Press editorial: Sunshine SundayThe end of Sunshine Week is today, which is a national program to promote the importance of open government and to defend the public’s right to know.
The end of Sunshine Week is today, which is a national program to promote the importance of open government and to defend the public’s right to know.
Sunshine Week is non-partisan and members are both conservative and liberal minded. Party affiliation doesn’t matter and there have been champions of open government from both sides of the political isle.
The Florida Society of Newspaper Editors launched Sunshine Sunday in 2002 in response to efforts after 9/11 by some Florida legislators to create scores of new exemptions to the state’s public records law but it could as easily started in just about any state.
The authors of the North Dakota Constitution appreciated the importance of a transparent state government when writing sections 5 and 6 of Article 11 General Provisions. Section 5 states unless otherwise provided by law, all meetings of public or governmental bodies, boards, bureaus, commissions, or agencies of the state or any political subdivision of the state, or organization or agencies supported in whole or in part by public funds, or expending public funds shall be open to the public. Section 6 provides the same guidelines to all documents that they be open and accessible for inspection during reasonable office hours.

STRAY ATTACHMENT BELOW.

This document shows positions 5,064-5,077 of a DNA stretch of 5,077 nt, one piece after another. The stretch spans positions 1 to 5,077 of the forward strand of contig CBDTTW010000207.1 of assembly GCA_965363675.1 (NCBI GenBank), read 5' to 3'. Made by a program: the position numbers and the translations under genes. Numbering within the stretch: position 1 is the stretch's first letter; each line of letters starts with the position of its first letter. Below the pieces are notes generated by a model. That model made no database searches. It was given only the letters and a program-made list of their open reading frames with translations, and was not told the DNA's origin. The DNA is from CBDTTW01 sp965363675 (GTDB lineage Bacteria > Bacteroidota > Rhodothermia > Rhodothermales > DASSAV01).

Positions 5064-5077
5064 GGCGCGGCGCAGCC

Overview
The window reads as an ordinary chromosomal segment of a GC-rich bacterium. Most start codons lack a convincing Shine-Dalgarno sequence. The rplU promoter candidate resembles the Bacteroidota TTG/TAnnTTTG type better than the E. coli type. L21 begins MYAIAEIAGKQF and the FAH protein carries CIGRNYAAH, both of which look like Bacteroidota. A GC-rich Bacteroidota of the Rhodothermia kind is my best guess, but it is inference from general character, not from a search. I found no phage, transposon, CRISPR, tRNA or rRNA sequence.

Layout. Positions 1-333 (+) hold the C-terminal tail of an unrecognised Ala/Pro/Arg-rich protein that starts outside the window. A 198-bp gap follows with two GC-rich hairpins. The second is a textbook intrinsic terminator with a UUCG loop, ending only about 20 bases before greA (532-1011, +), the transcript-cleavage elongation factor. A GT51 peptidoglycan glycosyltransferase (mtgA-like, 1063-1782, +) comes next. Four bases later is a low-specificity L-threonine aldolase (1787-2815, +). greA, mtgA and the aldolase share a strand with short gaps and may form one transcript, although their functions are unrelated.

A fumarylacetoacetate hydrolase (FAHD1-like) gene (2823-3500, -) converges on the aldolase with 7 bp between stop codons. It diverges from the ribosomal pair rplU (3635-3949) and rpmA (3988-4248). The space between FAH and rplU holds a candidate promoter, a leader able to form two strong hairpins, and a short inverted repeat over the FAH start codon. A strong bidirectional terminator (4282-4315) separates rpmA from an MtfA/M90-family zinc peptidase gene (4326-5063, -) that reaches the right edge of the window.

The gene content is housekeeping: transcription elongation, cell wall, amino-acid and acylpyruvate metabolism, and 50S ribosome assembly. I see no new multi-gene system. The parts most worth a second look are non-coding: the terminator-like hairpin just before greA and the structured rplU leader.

How could anything that is so clearly written be violated by those of government daily? Our government works best when it is open to public scrutiny, despite the claims of some that conducting open meetings is cumbersome. History has taught us nothing, but too often when government officials balk at upholding their duty to the constitution to conduct truly open meetings and provide easy access to public documents their have been abuses of power.
Newspapers for as long as the Constitution has existed have struggled to get access to information that by law it guarantees. While newspapers are in the business of reporting the workings of our government, and the role of governmental watchdog is one we at The Press take very seriously. It is important to note the Constitution guarantees access to meetings and documents to everyone in the state.
Contrary to what some governmental gatekeepers would like you to believe, you don’t have to identify or qualify yourself to attend government meetings or review public documents. Denying any individual that access is against the law and extremely dangerous.
— The Dickinson Press Editorial Board members meet weekly to
discuss issues of importance to the community.